Numbers are like words and letters. They are completely meaningless symbols until people give them the rules and context to make them powerful. ΔX >= ΔY isn't a something that a lot of people know, and even if you do know what those symbols mean you're aware of the fact it's gibberish unless I define it. The concept is similar to how you use words in your posts to make a point. Words aren't evil, but they do convey certain meaning to certain individuals; dropping an f-bomb is fine when I'm talking to 20-somethings at a bar, but I'll clean up the language a bit around a mix group of children and grandparents. "7 Dirty Words" is the definitive example in my mind about using words and how words meaning changes on context and how words change over time. That George Carlin is a scholar. With that knowledge, men like Churchill and Martin Luther King were able to move large groups of people. Numbers can be used to the same affect. You can put them in their like the wanna-be intellectual who uses big words without understanding their meaning, or you can use logic and reasoning, the basic building block of good mathematics, to change that paper into a post that cuts with surgical precision.
While I'm on the subject of words, you need to understand that different groups of people use words differently. Average does not hold the same meaning to the layman that it does to a mathematician. My second favorite statistic is "The average American makes about $90,000 a year, but the majority of Americans make less than that." (When reading that last sentence, keep in mind my favorite statistic is "87 % of statistics are made up on the spot".) Given a group of numbers {2, 3, 3, 3, 20, 5}, you can see that the common number is 3, but you can't see that the average is 6. Thinking back to 3rd grade math, you remember that you add 2+3+3+3+20+5, then divide by 6, since that's how many numbers you have. That 20 really screws up the average. So beware the phrase "On average. . ."
I really, really want to just talk for hours on prepositional logic. It's what made me fall in love with math, so it's like that lover or child (not a child-lover, you sicko) that I won't shut up about. I have to keep it short and really just keep to the surface. And with that, I'm just resigned to saying "Watch out for Non-sequiturs". Basic logic that has been around since Aristotle falls under the pattern of "If statement A is equal to statement B, and statement B is equal to statement C, then A is equal to C." If that last statement was "then A is a banana" then it would be a non-sequitur and just plain surreal. Aristotle, the father of logic, did it though. His were not surreal, but see the Russell quote at the top of the page. A problem of his was that he would draw conclusions based on "common knowledge". Try reading some of his papers, and you'll see some great examples of logic, but you'll see more stuff about how weird ancient Greece culture was. Views on women, sex with boys, and how smaller penises are better spring to mind. This problem still occurs when people start using statistics. If you come at a number or a set of numbers or even some problem with some pre-established prejudices,  statements like "red states have lower IQs" or "black people only use government hand outs for drugs" start getting tossed around. Extreme examples in both cases, but ask yourself if a conclusion follows logically, or if the conclusion suffers from bias.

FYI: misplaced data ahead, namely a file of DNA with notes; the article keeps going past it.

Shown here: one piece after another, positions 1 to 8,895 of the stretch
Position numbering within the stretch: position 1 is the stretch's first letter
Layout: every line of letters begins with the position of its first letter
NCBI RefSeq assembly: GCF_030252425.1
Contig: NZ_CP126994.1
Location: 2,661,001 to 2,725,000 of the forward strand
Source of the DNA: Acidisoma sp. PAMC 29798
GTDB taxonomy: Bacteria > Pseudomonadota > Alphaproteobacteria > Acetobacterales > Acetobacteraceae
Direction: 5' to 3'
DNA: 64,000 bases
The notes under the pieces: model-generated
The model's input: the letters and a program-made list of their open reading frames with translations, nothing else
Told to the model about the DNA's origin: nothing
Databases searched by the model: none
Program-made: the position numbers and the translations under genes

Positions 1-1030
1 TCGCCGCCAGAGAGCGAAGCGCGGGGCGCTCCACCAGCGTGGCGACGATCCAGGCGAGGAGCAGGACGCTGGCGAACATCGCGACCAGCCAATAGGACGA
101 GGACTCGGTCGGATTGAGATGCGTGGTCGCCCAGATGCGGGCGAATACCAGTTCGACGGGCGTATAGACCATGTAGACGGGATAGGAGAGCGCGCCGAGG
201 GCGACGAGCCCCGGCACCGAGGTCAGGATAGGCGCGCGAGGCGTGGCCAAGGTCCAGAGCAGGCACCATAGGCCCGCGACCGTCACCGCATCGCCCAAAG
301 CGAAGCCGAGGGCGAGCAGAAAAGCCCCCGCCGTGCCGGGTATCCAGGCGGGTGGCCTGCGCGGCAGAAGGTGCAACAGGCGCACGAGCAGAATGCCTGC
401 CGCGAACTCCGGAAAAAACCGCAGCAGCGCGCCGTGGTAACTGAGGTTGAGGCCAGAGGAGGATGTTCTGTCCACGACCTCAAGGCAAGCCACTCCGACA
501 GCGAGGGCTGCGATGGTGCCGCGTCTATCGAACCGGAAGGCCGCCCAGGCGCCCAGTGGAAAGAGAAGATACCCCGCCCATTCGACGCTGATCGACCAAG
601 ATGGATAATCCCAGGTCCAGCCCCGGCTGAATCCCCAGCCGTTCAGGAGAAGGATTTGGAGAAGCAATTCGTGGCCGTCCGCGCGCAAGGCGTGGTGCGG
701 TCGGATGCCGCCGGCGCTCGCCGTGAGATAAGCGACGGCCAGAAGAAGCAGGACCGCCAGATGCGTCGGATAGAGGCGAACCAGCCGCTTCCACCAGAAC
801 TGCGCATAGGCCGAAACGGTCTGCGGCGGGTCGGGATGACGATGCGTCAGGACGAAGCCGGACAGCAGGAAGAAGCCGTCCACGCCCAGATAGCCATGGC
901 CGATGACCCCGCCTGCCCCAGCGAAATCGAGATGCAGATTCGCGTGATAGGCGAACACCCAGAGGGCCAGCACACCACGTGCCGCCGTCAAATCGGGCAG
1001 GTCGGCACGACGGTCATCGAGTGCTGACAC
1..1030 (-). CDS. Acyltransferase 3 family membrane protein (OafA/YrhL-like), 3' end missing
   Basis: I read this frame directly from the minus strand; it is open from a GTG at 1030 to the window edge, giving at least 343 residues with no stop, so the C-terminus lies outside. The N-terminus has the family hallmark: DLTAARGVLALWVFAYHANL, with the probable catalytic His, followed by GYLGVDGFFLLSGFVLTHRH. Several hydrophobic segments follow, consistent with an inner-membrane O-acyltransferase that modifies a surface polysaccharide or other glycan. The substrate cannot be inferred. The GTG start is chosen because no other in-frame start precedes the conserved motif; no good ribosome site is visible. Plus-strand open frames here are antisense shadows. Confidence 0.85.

Using numbers in a post will help your writing standout more. Using numbers and logic will change it into something beautiful, something magnificent, something actually fucking coherent. And let's face it, there is always someone smarter than you. Einstein had Gödel, you know. Some of those guys want to keep you in the dark because it gives them the advantage. Knowledge is power.

3 comments:

  1. Your title drew me in. This is almost always a good topic and you've touched upon it nicely.

    I'm no big math fan, though I do like numbers and stats in blog posts and articles when they are appropriate and not misleading. The problem is that most of the time the numbers, as well as generalities and blanket statements, are used to mislead readers in order to sway them to the authors side. The numbers can be manipulated and made up in order to support any argument. It's like those emails that float around the internet. One should read and then do their own research instead of believing everything someone else says no matter how convincing it may sound.

    Just a suggest concerning your posts. In my opinion the textual content is overly dense. Spacing between paragraphs would help. Shorter paragraphs might make the reading easier as well. I find density of text more palpable on the paper page, but on the screen my vision swims.

    I don't think this is just me, but it's what I've read in suggestions from other sources as well. Then again maybe my old eyes just don't take things in as well as they once did. I don't intend to offend, but this is just my personal observation.

    Lee
    Tossing It Out

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    1. I'm responding to this on my mobile phone, and I can see what your talking about it being very dense. Thanks for the suggestion, it's something I'm going to try working on.